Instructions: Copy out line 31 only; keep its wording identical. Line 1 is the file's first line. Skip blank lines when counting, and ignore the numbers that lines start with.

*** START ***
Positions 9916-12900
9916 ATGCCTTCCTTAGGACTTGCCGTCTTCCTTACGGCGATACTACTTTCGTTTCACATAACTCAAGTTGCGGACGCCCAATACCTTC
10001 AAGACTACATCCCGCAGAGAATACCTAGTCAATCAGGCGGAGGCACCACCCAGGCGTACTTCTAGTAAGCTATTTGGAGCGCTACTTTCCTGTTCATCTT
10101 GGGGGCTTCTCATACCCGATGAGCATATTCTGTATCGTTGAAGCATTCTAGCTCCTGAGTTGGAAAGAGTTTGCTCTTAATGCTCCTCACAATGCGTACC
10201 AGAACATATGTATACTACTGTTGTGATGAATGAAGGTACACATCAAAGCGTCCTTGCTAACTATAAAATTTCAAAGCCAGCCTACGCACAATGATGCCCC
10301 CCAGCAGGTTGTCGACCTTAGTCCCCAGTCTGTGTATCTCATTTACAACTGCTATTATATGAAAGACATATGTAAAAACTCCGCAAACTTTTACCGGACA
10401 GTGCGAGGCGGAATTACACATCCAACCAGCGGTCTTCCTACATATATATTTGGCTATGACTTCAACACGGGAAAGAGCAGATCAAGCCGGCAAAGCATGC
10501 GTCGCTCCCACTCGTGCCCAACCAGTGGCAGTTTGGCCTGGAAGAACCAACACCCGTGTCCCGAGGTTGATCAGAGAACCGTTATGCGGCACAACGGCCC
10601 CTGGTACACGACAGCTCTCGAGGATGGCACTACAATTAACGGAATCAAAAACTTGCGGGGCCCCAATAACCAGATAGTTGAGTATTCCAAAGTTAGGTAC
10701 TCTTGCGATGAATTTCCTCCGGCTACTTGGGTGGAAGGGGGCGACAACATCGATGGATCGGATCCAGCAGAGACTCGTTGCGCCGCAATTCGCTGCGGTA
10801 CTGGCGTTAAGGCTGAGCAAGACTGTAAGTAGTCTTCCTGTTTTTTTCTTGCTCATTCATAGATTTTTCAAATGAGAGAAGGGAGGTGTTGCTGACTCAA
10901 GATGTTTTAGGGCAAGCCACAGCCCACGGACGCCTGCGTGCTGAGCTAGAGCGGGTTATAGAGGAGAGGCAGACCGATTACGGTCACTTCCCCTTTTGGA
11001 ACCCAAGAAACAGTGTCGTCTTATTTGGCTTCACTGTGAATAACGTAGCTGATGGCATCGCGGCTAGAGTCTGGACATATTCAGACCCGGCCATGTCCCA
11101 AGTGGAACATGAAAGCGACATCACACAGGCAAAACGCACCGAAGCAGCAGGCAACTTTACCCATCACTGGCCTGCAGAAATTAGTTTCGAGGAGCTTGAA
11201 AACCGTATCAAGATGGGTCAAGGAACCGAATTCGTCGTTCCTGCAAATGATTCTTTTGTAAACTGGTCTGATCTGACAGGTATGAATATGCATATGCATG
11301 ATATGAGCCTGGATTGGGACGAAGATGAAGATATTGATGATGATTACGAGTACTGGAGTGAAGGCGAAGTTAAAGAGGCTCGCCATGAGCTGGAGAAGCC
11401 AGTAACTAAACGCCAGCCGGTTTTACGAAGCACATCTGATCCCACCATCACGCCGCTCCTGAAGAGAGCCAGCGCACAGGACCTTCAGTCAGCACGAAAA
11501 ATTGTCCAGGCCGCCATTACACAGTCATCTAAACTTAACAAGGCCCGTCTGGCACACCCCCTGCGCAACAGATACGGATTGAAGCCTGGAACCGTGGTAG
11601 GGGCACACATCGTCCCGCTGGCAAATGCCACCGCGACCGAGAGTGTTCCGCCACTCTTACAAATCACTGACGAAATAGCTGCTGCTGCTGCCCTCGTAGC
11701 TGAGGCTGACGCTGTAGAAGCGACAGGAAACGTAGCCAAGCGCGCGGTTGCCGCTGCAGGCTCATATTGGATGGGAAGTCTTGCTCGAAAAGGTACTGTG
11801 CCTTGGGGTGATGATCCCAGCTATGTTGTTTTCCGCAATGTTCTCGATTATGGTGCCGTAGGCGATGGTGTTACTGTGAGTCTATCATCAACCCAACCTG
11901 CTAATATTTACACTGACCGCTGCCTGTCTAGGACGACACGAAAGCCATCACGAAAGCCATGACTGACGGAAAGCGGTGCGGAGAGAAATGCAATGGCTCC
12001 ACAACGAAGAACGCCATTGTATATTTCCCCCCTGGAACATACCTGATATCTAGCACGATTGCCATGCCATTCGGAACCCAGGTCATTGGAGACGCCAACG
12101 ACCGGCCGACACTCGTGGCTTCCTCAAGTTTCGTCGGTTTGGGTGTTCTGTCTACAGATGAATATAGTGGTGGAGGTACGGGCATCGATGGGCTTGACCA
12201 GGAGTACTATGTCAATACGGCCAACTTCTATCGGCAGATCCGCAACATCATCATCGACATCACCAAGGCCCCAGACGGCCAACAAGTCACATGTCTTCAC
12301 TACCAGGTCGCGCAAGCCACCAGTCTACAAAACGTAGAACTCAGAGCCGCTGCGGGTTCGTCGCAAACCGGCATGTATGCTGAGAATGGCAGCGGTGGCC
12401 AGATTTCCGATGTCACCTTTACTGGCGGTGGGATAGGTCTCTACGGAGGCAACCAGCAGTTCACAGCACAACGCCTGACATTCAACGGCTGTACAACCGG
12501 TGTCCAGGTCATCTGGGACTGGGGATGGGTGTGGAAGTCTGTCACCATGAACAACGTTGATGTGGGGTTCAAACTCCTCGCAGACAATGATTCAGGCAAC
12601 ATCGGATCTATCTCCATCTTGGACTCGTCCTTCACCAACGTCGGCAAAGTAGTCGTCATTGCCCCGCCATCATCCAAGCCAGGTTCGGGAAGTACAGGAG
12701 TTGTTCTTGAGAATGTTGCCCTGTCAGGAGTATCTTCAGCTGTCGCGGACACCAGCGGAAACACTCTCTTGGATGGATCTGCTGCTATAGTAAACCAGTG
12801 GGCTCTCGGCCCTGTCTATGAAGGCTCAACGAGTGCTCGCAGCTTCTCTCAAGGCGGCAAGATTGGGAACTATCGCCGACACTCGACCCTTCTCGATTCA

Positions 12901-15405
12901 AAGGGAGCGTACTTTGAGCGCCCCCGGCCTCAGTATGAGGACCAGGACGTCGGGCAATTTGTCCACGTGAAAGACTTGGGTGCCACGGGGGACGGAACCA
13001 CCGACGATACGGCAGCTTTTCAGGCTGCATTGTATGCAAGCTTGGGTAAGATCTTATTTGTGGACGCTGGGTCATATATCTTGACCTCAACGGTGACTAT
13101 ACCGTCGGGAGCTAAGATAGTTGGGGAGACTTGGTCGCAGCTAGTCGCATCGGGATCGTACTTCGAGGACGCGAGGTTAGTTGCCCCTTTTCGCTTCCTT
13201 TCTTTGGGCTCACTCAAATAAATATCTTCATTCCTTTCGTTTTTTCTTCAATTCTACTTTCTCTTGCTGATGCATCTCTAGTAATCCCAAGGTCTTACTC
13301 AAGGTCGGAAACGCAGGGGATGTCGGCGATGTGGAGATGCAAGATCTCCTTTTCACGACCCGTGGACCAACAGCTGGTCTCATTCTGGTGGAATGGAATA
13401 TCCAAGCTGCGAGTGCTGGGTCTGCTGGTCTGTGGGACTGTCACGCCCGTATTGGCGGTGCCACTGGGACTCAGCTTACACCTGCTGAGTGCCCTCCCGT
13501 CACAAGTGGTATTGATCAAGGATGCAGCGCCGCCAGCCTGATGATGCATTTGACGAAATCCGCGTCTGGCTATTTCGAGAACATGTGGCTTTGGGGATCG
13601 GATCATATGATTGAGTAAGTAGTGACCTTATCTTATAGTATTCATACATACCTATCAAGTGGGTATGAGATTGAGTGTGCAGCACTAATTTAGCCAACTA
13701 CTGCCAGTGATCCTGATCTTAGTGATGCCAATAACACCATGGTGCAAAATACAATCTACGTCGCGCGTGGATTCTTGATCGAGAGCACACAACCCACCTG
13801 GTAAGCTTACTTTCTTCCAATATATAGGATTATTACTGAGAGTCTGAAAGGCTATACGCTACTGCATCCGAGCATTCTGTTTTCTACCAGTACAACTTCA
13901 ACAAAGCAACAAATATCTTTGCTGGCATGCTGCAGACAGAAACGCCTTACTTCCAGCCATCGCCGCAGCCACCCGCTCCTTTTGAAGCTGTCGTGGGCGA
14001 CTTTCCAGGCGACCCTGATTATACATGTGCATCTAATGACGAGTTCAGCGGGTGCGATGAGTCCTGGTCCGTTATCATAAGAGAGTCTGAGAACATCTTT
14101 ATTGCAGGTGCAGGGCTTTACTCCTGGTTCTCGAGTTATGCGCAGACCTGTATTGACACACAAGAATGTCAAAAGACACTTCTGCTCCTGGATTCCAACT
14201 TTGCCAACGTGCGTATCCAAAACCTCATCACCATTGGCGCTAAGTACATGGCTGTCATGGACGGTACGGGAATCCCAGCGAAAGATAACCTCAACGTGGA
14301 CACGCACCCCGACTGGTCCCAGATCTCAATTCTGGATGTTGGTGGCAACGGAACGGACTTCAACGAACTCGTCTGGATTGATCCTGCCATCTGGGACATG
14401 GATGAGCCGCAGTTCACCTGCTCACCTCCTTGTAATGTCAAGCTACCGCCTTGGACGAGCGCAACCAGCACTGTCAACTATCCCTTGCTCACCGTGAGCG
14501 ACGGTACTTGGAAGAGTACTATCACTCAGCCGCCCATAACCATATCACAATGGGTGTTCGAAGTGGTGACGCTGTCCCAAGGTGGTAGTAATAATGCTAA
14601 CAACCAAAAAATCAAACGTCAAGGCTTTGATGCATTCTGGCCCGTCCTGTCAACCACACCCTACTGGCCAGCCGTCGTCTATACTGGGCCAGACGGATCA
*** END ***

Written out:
12801 GGCTCTCGGCCCTGTCTATGAAGGCTCAACGAGTGCTCGCAGCTTCTCTCAAGGCGGCAAGATTGGGAACTATCGCCGACACTCGACCCTTCTCGATTCA